Monday, 9 November 2009

NHK Trophy - Final Results

So here's the full results from NHK Trophy, and my comments on each event.

Ladies

1 Miki ANDO JPN
162.55 2 2
2 Alena LEONOVA RUS
160.85 5 1
3 Ashley WAGNER USA
155.99 1 3
4 Yukari NAKANO JPN
152.35 3 5
5 Laura LEPISTO FIN
152.19 4 4
6 Cynthia PHANEUF CAN
142.03 7 6
7 Yan LIU CHN
126.49 6 10
8 Annette DYTRT GER
126.01 9 9
9 Oksana GOZEVA RUS
123.97 11 7
10 Shoko ISHIKAWA JPN
119.63 10 11
11 Becky BERESWILL USA
118.42 12 8
WD Sarah MEIER SUI
8

This event shows, to me, some of the weaknesses with the current judging system; how can a skater come second in both the short and long and win overall? I know why it happens, and that it makes sense, but still it confuses me! Anyway, that is what happened with Miki Ando at this event. Ladies have been so erratic and unpredictable over the past Grand Prix events, and I’m sure Skate America will be the same way, what with the supposed return of Sasha Cohen. Despite rumours, she has yet to withdraw. Leonova, despite some errors overall, seems to be cementing her place as one of these “one to watch for 2014” skaters.

Mens


1 Brian JOUBERT FRA
232.70 1 1
2 Johnny WEIR USA
217.70 3 3
3 Michal BREZINA CZE
217.48 6 2
4 Daisuke TAKAHASHI JPN
214.29 4 4
5 Jeremy ABBOTT USA
208.45 2 6
6 Adam RIPPON USA
197.61 8 5
7 Takahiko KOZUKA JPN
186.00 5 10
8 Artem BORODULIN RUS
181.62 7 9
9 Daisuke MURAKAMI JPN
181.04 9 8
10 Jeremy TEN CAN
178.87 12 7
11 Vaughn CHIPEUR CAN
176.36 10 12
12 Kristoffer BERNTSSON SWE
176.01 11 11

Speaking of ones to watch for 2014…for me, this event was all about Michal Brezina. Most people had never heard of him before this event, but he had the only clean long program of the whole event and performed his Gershwin routine really well. His jumps are also amazingly high. It was interesting to contrast his skate with Rippon, whose is definitely considered the other male skater with great things ahead. Unlike Trophee Eric Bompard, he didn’t do too well here, which was a shame. Similarly, Abbott had a bit of a disaster of a free skate; however, as he dryly noted in the Kiss and Cry, at least he didn’t peak too early in the season! The one American man who didn’t underperform was Johnny Weir, who had a great long program, save for the triple loop which didn’t get off the ground. He came into second place, which was great, after Joubert. Joubert skated last and so decided to play it safe after all the disasters of the previous skaters – he didn’t even do a triple-triple combination, but he nailed the quad toeloop, and narrowly missed a fall on the triple axel. Critics have been complaining about his short program win over Abbott, but I think Joubert’s overall win at this event was very much deserved. The other skater who has to be mentioned is Daisuke Takahashi, ending the reign of successful comebacks that we’ve seen so far in this Grand Prix season. He had a number of falls, and I worry that he isn’t properly recovered from those knee problems. His team mate Takahiko Kozuka also had a bit of a meltdown in the long program unfournately. This event probably had the strongest mens competition out of all the Grand Prixs, yet there were, arguably, some of the weakest performances.

Pairs

1 Qing PANG / Jian TONG CHN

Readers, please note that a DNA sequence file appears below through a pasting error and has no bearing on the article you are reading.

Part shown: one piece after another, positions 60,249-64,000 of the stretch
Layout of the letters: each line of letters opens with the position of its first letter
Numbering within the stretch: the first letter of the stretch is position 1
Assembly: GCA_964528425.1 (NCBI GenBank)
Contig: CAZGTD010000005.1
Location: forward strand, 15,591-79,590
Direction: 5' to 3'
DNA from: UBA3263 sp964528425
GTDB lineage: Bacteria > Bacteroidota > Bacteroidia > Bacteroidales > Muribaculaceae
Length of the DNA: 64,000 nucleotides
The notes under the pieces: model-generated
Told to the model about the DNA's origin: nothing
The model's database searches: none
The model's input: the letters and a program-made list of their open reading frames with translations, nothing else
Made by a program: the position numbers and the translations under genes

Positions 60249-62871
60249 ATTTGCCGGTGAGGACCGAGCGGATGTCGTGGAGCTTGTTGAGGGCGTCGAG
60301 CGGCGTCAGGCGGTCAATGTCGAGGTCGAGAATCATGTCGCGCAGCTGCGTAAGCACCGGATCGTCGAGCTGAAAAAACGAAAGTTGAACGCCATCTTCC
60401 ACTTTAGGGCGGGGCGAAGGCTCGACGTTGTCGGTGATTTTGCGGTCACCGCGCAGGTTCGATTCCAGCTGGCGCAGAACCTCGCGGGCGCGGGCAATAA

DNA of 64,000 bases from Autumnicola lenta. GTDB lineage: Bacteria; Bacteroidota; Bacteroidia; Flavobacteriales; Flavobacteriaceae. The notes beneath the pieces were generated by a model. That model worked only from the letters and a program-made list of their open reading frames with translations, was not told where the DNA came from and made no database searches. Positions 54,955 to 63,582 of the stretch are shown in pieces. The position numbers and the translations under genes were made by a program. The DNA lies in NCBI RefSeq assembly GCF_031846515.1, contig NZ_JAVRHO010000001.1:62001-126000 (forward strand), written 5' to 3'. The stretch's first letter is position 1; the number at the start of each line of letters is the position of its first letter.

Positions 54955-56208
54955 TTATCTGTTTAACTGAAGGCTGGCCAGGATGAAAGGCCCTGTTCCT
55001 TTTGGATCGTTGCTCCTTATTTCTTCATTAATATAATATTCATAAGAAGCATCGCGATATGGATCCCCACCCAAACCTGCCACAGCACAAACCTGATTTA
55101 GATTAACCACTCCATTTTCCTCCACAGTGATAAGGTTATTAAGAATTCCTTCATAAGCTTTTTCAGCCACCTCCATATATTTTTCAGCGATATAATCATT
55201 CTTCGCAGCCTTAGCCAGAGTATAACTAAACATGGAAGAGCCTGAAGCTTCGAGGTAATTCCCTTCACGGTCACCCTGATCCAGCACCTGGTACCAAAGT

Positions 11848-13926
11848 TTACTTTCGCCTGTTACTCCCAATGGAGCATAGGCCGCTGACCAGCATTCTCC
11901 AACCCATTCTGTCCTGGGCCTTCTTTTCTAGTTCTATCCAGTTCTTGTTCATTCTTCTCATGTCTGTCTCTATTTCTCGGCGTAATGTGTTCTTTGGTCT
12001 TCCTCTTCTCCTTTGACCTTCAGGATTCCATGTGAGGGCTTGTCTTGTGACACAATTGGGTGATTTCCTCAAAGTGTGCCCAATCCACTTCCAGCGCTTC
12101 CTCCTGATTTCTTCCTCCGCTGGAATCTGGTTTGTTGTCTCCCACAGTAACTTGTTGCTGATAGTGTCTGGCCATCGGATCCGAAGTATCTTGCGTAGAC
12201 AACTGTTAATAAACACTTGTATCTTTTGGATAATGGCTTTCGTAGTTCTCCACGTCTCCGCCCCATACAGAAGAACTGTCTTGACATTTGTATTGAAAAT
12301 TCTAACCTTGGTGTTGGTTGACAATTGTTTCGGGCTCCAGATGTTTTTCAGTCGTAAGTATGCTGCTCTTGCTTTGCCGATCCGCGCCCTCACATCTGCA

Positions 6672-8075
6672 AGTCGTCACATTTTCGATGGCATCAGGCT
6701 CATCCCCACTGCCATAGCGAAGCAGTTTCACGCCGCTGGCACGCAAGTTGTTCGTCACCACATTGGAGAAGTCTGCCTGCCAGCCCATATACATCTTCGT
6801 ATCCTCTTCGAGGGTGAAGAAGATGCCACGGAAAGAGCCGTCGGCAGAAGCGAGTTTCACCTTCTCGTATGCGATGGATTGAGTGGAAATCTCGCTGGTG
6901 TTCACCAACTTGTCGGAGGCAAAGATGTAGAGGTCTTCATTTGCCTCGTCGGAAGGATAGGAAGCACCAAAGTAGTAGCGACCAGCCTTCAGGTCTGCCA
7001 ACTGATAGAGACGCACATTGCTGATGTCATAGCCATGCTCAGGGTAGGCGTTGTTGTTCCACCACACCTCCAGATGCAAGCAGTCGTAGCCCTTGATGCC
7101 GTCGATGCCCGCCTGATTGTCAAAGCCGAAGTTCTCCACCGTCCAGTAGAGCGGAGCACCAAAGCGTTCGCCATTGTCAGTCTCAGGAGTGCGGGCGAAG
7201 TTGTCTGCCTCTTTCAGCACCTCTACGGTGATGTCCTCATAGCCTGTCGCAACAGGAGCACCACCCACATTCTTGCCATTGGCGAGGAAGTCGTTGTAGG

199.65 2 1
2 Yuko KAVAGUTI / Alexander SMIRNOV RUS
193.05 1 2
3 Rena INOUE / John BALDWIN USA
158.78 4 3
4 Caydee DENNEY / Jeremy BARRETT USA
151.43 3 5
5 Mylene BRODEUR / John MATTATALL CAN
150.71 6 4
6 Ksenia KRASILNIKOVA / Konstantin BEZMATERNIKH RUS
137.49 5 6
7 Paige LAWRENCE / Rudi SWIEGERS CAN
130.77 7 7
8 Narumi TAKAHASHI / Mervin TRAN JPN
119.48 8 8


I didn’t get to see this event, but Yuko Kavaguti apparently had a horrible fall on the quad salchow, which meant they had to stop their program for a few minutes. This led to a 3 point deduction, putting them in second behind Pang and Tong. Inoue and Baldwin also had a fall on the throw triple axel, but still managed to pick up a bronze medal, which is a real achievement, though it’s a shame about the triple axel; it blew me away in Paris when she landed it!

Dance


1 Meryl DAVIS / Charlie WHITE USA
201.97 1 1 1
2 Sinead KERR / John KERR GBR
177.73 2 2 2
3 Vanessa CRONE / Paul POIRIER CAN
165.89 4 3 3
4 Ekaterina BOBROVA / Dmitri SOLOVIEV RUS
160.01 3 6 4
5 Xintong HUANG / Xun ZHENG CHN
154.90 6 5 5
6 Anna ZADOROZHNIUK / Sergei VERBILLO UKR
154.61 5 4 6
7 Cathy REED / Chris REED JPN
147.53 7 7 8
8 Allie HANN-MCCURDY / Michael CORENO CAN
145.32 9 8 7
9 Lucie MYSLIVECKOVA / Matej NOVAK CZE
142.33 8 9 9
10 Jane SUMMERSETT / Todd GILLES USA
130.24 10 10 10


…and Ice Dance continues its reign as the most predictable discipline in terms of results. Davis and White looked markedly improved from Rostelecom Cup, and they got a standing ovation for their free dance. Their lifts are really innovative, as are Belbin/Agosto’s and Virtue/Moir’s, which is going to make the Olympics SO exciting! The Kerrs also deserve a mention for getting their first silver medal at a Grand Prix, though they seem to be struggling technically, compared to some of the other couples; they were 10 points off their personal best and were pretty close to Crone and Poirier, which isn’t good news for them in what is almost definitely their last season. Crone and Poirier, however, did great; their free dance, some of which is set to Bohemian Rhapsody, really is a masterpiece. Now that event’s over we’re looking to Skate America; I can’t believe the penultimate Grand Prix is almost upon us! Expect a post of what to expect at the event coming soon.

2 comments:

Xan said...

Do you know where the protocols are posted? Can't find them. Icenetworks only gives point totals. Thanks!

Kate said...

Yep, they're here. Just click on the Judges' Comments link next to the portion of the event.

http://www.isuresults.com/results/gpjpn09/